In the media industry, the shift to digital-first experiences has posed unique challenges. Not only do publishing companies need to design and adapt for digital, their ability to create new content and evolve quickly determines their fate.
News UK, an arm of News Corp, grew their product offerings across print, online, radio, and TV to make sure that they were evolving with their customer base. This expansion meant scaling design and development across multiple brands and products. They needed a new design system to organize and manage the process.
Historically, the various brands—from The Times to The Sun—under News UK have operated completely independently, with separate design orgs, product teams, and even different tools. Uniting these brands under a single system—while adapting to each brand’s unique needs—would be a massive undertaking.
“Building a design system for all of our brands is challenging. We have a lot of brands with a lot of heritage, and they have tight requirements on how things should look and feel,” says Nick Dorman, Head of Design Systems at News UK. “As designers, it’s our job to understand what product, editorial, and marketing teams want from the design system; their perspectives influence how we approach building the system.”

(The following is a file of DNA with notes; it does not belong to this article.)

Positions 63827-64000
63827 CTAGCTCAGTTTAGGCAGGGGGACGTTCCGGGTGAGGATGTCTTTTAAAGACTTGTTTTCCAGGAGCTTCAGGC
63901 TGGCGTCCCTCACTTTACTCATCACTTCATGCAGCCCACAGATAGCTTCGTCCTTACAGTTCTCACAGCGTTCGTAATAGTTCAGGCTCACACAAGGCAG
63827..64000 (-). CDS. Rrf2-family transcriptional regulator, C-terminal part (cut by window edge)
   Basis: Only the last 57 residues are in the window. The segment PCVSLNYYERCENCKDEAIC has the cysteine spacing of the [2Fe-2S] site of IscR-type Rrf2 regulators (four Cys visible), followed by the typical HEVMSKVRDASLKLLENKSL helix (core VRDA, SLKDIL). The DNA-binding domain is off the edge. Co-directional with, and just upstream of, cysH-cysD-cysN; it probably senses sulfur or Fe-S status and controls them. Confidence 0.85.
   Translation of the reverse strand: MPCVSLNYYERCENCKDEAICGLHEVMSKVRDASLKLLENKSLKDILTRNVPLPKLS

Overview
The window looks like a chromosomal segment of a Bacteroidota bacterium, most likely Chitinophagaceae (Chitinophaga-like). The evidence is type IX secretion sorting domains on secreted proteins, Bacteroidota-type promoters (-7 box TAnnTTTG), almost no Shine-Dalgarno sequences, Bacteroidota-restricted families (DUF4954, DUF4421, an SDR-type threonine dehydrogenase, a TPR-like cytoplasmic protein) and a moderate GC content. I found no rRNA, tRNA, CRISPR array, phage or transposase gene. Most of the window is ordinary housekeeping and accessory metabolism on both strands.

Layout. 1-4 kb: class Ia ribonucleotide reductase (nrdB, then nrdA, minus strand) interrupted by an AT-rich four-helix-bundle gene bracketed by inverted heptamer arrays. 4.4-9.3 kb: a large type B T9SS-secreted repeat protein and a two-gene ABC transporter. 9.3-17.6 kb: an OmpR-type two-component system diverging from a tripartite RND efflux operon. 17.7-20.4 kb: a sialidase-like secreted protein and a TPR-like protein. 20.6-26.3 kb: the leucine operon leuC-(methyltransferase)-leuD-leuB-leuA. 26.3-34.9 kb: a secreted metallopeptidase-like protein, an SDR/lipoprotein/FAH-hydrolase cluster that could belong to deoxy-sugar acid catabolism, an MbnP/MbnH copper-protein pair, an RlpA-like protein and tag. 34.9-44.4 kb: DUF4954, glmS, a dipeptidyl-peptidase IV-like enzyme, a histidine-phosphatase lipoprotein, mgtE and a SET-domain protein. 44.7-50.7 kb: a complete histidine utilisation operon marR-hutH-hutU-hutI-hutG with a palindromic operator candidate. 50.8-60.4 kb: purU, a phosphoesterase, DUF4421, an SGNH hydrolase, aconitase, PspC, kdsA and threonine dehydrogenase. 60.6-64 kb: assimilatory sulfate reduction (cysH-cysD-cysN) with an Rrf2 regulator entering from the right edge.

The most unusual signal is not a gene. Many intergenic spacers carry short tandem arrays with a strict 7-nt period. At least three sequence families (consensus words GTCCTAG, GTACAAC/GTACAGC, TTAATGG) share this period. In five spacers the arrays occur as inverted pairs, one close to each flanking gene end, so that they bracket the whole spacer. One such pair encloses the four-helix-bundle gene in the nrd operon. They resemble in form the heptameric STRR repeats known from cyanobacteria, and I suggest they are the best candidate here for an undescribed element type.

To start, the team tried to combine a number of design tools. But pairing Sketch, Abstract, Zeplin, and InVision ultimately resulted in a more disjointed solution. The design systems team would spend days—at times even weeks—trying to update and maintain their libraries. Even simple things like changing the color of text styles became a hassle as they ended up with thousands of styles just to accommodate all of the variants for each brand.
Plus, the theming features they had built to support the diverse, and growing, product and brand requirements became too rigid and complicated to use. When The Times moved into broadcasting with a new radio station, they became the first consumers of the design system and it became clear that the level of support needed from the design systems team would be unsustainable. Teams weren’t finding it easy to use the new system, and without widespread adoption, the design system couldn’t take off. They needed to rethink their approach.
At this point, the team decided to migrate to Figma, with the goal of consolidating multiple tools, centralizing library management, and getting their teams to actually use and contribute to the system.
While a flexible design system is critical to scale, it’s just one part of the equation. Companies often overlook the cultural elements—team norms and processes, values, goals—required to make a design system successful. This was especially important to News UK. “It’s not enough to say, ‘here’s a new design system, please use it,’” says James Davis, Lead Designer. “People really want to understand it and feel they are involved, so we came up with creative ideas to educate and encourage adoption.”